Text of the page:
In another answer, Bock said he used Ponyboy because he’s an “iconic young adult character” and that he intentionally “recycles—Vegas is a place where they fake the Eiffel Tower and the great monuments of the world and turn them into casinos.” There is “no end to the uses of pop culture,” though he tries not to name drop. The recycling theme is heavy in Beautiful Children and perhaps a topic for some future graduate student. Today, someone looking for pleasure and depth could do worse than Beautiful Children—but they could do better. In “Books Briefly Noted,” the New Yorker has its own take on the novel’s problems, starting with praise and then moving to: “Yet [Beautiful Children] doesn’t quite achieve its intended emotional resonance; there is too much shaky dialogue and improbable Vegas kitsch (breast implants with candle-wax-filled nipples, for a pyrotechnic striptease), and the boy at the center of the plot is thinly drawn and so obnoxious that his disappearance is not unwelcome.” I read “Books Briefly Noted” after writing the first draft of this post, and realized that I structure my commentary the same way the New Yorker did its.
* The best description of I’ve read of this issue comes from James Wood’s How Fiction Works.
Gizmodo tells us that we might or might not be able to resell “books” that have been “purchased” with the Kindle or Sony eBook reader. The scare quotes are intentional because whether the physical embodiment of words or the words themselves constitute a “book” hasn’t been decided, and whether one has actual control over a Kindle or eBook hasn’t been decided either. From my initial comments:
Furthermore, I know that I’ll be able to read my copy of A Farewell to Alms in ten years. Will Amazon still produce the Kindle or Kindle store in ten years? Maybe, maybe not. I have books printed a hundred years ago that have journeyed places I doubt their original owners could’ve fathomed. Most Kindles will end up in consumer electronic junk heaps in five years, just like most iPods.
“The story behind the story is always better than the story.”
—Richard Price at Elliott Bay Books, 3/21/08
The great danger of a book as broad as Modernism is also its strength: breadth. In trying to cover a gigantic, multifaceted movement that lasted, by Peter Gay’s definition, from the 1840s into the 1960s, one risks a superficial treatment of so many topics as to make the entire book superfluous. But Gay avoids that fate in all subjects save film, which is the weakest section of a book that I otherwise would call “magisterial” were that term not so overused. He also uses his best tool in writing a history of all the branches of modernism well: adept comparisons abound, which show the parallel developments in visual art, books, music, and architecture and the interplay among them. Modernism ruled in some fields more than others; architecture, which, by its nature, is a rich person’s sport, sees much less modernism than, say, literature, which requires only inexpensive writing instruments. Music sat between architecture and literature, and it’s also hard to describe because it split in many directions—the rise of modernism occurred concomitantly with that of pop music. Technological developments helped cause classical music’s share in the average mind grow with the birth of radio and shrink as time progressed.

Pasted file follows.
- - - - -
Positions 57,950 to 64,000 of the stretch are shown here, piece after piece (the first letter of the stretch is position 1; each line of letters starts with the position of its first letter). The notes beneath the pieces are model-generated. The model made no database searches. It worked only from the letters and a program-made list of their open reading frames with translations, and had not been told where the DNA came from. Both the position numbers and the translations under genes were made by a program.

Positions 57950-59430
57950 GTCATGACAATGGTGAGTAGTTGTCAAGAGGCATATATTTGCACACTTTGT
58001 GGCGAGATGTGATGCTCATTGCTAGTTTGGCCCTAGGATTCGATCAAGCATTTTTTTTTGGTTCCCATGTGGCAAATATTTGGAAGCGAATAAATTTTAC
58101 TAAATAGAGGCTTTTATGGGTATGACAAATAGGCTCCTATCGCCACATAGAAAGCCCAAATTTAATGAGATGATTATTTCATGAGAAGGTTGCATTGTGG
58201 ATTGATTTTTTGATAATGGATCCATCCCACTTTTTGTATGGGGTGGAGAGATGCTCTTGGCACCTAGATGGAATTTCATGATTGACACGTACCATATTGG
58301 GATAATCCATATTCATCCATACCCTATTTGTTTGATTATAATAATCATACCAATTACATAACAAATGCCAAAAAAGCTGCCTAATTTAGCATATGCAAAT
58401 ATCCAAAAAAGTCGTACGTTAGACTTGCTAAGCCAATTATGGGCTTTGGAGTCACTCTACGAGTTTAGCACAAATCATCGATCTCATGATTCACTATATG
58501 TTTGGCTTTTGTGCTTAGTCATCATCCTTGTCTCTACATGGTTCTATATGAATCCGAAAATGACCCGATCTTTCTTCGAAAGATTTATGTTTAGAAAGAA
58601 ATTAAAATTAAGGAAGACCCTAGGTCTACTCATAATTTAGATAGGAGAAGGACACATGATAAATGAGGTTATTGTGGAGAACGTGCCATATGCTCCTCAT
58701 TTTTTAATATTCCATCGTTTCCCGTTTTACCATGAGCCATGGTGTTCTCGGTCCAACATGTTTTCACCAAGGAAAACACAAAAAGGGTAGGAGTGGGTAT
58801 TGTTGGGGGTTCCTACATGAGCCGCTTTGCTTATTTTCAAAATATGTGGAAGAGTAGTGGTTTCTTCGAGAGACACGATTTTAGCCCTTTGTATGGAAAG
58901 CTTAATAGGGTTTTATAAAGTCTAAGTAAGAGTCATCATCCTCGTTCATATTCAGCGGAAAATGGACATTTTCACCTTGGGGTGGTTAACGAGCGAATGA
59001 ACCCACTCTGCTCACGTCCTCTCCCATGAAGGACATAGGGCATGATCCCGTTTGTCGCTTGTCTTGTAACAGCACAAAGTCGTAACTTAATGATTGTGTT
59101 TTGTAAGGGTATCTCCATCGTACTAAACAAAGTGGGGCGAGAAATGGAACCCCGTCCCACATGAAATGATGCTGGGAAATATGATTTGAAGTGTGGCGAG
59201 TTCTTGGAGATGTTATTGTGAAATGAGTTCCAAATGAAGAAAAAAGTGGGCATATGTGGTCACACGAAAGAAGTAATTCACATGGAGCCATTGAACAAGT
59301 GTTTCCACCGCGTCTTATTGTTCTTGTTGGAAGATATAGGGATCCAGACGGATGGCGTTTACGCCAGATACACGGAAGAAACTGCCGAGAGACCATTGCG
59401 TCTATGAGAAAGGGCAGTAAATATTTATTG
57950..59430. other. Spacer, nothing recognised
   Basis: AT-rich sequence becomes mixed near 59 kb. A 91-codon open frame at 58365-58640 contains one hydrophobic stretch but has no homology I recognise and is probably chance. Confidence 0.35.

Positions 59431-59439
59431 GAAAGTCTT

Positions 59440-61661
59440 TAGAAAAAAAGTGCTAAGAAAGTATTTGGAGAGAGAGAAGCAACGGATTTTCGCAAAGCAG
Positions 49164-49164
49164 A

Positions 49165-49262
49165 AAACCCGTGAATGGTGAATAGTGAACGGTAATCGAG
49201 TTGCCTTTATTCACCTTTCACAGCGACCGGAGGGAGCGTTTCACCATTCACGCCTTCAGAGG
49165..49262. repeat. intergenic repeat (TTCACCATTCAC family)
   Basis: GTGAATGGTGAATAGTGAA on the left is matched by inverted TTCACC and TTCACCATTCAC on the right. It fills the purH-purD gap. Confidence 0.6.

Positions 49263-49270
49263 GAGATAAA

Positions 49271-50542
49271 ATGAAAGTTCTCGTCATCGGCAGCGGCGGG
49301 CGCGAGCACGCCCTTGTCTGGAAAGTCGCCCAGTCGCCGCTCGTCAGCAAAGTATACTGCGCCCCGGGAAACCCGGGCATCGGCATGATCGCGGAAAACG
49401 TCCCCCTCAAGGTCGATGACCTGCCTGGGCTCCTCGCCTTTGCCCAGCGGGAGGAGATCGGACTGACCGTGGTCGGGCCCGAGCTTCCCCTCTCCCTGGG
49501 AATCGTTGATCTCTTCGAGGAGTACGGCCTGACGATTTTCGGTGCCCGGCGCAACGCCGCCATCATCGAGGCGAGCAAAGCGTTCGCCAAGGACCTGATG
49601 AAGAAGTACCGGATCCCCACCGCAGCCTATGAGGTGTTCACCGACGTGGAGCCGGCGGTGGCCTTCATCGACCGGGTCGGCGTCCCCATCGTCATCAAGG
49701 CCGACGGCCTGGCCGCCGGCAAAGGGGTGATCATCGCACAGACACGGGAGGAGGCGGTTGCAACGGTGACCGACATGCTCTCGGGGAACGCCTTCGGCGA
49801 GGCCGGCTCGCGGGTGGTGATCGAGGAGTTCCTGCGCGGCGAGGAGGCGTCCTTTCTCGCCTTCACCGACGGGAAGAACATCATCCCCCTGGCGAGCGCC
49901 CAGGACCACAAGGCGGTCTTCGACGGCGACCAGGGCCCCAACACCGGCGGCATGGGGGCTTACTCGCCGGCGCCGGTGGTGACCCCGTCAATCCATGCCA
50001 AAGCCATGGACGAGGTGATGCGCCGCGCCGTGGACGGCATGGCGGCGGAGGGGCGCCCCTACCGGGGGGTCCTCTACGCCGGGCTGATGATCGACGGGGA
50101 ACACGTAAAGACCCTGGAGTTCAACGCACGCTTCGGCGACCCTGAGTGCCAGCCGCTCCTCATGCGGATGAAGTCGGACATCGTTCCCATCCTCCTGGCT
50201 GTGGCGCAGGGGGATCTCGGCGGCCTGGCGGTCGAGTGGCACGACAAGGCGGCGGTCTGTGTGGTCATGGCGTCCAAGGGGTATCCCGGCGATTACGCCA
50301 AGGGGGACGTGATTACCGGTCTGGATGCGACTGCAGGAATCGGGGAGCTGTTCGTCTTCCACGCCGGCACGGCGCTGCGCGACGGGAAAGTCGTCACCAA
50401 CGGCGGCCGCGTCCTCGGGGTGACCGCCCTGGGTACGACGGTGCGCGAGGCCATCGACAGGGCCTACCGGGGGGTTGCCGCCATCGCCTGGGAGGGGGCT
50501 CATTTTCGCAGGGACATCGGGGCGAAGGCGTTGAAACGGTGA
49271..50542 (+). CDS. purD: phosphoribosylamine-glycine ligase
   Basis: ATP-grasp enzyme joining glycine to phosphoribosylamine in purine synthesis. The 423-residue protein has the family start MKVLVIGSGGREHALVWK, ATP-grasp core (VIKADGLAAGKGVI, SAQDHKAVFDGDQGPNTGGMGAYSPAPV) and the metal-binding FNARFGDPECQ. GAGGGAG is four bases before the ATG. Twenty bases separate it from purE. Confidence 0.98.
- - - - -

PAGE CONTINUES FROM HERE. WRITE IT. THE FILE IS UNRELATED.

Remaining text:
This is a small example of the idea that Gay reiterates well: that modernism was experienced by a relatively select few even as it influenced the many. It’s even true today, when, as he notes, about half of all paperbacks sold are small-r romance novels and the literary fiction covered by most major print outlets only receives a tiny slice of the market’s dollars. This is not to start a tedious genre debate, though no romance novel I’m aware of has broken from its pigeonhole, as many science fiction, fantasy, horror and detective novels have, and I suspect few owe much to “The Wasteland.” As Gay says on page 459 (of 510), “The question just whom modernist novels, or movies, were intended for was one that had been difficult to answer for decades” (there probably should be an “of” between “question” and “just”). Indeed! But such modernist works receive a share of critical attention far out of scope with their readership or waters.
Maybe the key tenants of modernism inherently limit its accessibility, especially given the definition Gay establishes for modernism: “the lure of heresy that impelled [the modernists’] actions as they confronted conventional sensibility; and, second, a commitment to a principled self-scrutiny.” The case for using this, as opposed to other definitions, is an excellent one, and in reading Modernism I cannot help but feel that his ideas about what makes modernism modernism have been wandering about in my mind, unrevealed to me prior to this book. And yet, as Gay’s comments about romance novels demonstrate, he keeps his sense of proportion among the tectonic shifts in art and thought that occurred over the period he covers. Modernism has influenced nearly all avenues of thought, but some aspects of culture and emotion have been more touched than others, though probably none in Western culture remain unmoved.
The writing helps: Gay has many wonderful passages, including one I have already quoted and many more I would like to. A scholarly subject came surprisingly alive, like math taught by an enthusiastic teacher with a contagious sense of play—in other words, the one I never had till after I graduated from high school. But I digress: the point is that Modernism is having almost as much fun as its subjects, and perhaps implying that, even if some of its criteria are wrong or that modernists are not all that important, so what? It is an implication that I suspect modernists would agree with.